Following the news that eight children have now died from the Strep A infection, the UKHSA (UK Health Security Agency) has revealed that Yorkshire has the most cases in the country, with 75 cases recorded in the region in the last ten weeks.
Rates across the region are four times higher than usual, with doctors urging parents to look out for the symptoms among their children if they appear seriously ill.
610 cases of scarlet fever, which is caused by the same bacteria, were also recorded in the region during the same time period. Both infections are caused by the bacteria known as group A streptococci, which can cause strep throat, scarlet fever, and if it enters the bloodstream, Strep A – otherwise known as invasive Group A strep.
Dr. Colin Brown, deputy director of the UKHSA, said: “We are seeing a higher number of cases of Group A strep this year than usual. The bacteria usually causes a mild infection producing sore throats or scarlet fever that can be easily treated with antibiotics. In very rare circumstances, this bacteria can get into the bloodstream and cause serious illness – called invasive Group A strep.
“This is still uncommon; however, it is important that parents are on the lookout for symptoms and see a doctor as quickly as possible so that their child can be treated and we can stop the infection becoming serious. Make sure you talk to a health professional if your child is showing signs of deteriorating after a bout of scarlet fever, a sore throat, or a respiratory infection.”
Here’s the list of areas affected by Strep A, according to the UKHSA:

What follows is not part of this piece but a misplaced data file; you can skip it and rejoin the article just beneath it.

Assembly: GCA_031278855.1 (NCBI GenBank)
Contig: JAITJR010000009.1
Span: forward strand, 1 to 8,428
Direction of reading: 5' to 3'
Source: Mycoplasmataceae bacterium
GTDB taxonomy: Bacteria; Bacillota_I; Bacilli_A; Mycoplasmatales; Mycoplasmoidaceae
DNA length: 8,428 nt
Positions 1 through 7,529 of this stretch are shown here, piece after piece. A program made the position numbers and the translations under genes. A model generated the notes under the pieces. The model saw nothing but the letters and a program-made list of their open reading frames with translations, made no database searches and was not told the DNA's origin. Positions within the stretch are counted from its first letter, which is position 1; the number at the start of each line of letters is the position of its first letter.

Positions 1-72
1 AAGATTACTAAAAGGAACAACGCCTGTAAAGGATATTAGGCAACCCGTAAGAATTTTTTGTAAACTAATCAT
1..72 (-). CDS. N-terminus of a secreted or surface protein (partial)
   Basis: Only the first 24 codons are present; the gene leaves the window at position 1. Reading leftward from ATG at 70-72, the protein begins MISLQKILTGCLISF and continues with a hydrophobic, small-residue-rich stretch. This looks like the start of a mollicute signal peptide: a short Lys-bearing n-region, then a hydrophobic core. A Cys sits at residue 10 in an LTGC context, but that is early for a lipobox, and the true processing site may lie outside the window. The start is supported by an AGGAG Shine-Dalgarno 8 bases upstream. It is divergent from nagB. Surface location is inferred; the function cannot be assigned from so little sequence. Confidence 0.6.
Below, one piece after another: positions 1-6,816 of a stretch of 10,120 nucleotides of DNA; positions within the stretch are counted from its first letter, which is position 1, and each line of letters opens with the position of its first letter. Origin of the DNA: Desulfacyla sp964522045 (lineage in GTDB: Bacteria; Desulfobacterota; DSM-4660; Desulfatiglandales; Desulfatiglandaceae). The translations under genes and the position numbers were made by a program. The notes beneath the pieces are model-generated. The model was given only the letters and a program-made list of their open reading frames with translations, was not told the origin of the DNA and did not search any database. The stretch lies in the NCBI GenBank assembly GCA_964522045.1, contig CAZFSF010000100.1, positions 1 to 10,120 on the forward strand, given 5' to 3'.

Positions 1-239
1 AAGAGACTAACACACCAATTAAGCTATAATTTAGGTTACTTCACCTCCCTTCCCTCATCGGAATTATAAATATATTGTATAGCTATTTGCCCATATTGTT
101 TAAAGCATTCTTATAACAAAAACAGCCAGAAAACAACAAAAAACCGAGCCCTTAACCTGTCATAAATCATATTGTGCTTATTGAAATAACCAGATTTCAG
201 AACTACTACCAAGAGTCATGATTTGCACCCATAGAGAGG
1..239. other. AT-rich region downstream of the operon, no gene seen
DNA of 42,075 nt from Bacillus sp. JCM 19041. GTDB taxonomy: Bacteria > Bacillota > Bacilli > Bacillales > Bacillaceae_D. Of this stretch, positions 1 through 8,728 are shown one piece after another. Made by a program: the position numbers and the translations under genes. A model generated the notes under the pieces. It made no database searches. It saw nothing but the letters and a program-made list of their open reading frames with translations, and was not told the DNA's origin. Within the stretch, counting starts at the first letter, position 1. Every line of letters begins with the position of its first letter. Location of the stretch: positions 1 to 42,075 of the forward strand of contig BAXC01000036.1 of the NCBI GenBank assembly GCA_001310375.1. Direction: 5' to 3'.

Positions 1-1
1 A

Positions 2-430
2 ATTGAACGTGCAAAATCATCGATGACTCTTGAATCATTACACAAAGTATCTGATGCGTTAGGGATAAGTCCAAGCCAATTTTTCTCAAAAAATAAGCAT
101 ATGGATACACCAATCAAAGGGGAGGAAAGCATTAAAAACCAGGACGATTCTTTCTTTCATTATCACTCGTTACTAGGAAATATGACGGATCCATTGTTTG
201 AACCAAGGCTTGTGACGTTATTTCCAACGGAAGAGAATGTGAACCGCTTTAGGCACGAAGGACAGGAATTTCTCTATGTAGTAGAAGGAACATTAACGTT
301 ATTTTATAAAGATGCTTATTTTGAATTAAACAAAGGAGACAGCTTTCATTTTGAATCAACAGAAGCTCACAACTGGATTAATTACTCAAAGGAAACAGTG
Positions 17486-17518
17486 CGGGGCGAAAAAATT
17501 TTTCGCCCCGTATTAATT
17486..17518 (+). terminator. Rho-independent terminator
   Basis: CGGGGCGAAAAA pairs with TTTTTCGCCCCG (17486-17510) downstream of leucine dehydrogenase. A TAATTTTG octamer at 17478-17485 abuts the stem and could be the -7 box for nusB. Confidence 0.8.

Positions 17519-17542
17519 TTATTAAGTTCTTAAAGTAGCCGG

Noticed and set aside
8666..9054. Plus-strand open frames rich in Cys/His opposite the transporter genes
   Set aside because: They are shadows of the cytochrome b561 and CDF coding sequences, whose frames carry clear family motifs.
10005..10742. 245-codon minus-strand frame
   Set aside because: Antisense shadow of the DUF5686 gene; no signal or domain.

- Yorkshire and the Humber: 75 (1.4 per 100,000)
- North East: 26 (1)
- North West: 74 (1)
- South East: 85 (1)
- South West: 49 (0.9)
- West Midlands: 51 (0.9)
- East Midlands: 40 (0.8)
- London: 71 (0.8)
- East of England: 39 (0.6)
Infection rates have risen the most in children aged one to four, while cases in those aged between five to nine have tripled.
Scarlet fever cases are also four times higher than average this autumn.
Deaths from the infection are considered rare. Most cases are mild and improve with proper treatment, which typically includes a course of antibiotics.
The UK Health Security Agency’s (UKHSA) chief medical adviser, Dr. Susan Hopkins, said of the rise in cases: “We are concerned, and concerned enough to ensure that we wanted to make the public aware of the signs and symptoms that they should watch out for and of course to alert clinicians to prescribe antibiotics for these conditions.”
“We are back to normal social mixing and the patterns of diseases that we are seeing at the moment are out of sync with the normal seasons, as people mix back to normal and move around and pass infections on.”
Symptoms of Strep A to watch out for are:
- high fever
- severe muscle aches
- pain in one area of the body
- redness at the site of a wound
- vomiting or diarrhea
The UK Health Security Agency has issued advice for parents on their blog here.
[Featured image: Unsplash]
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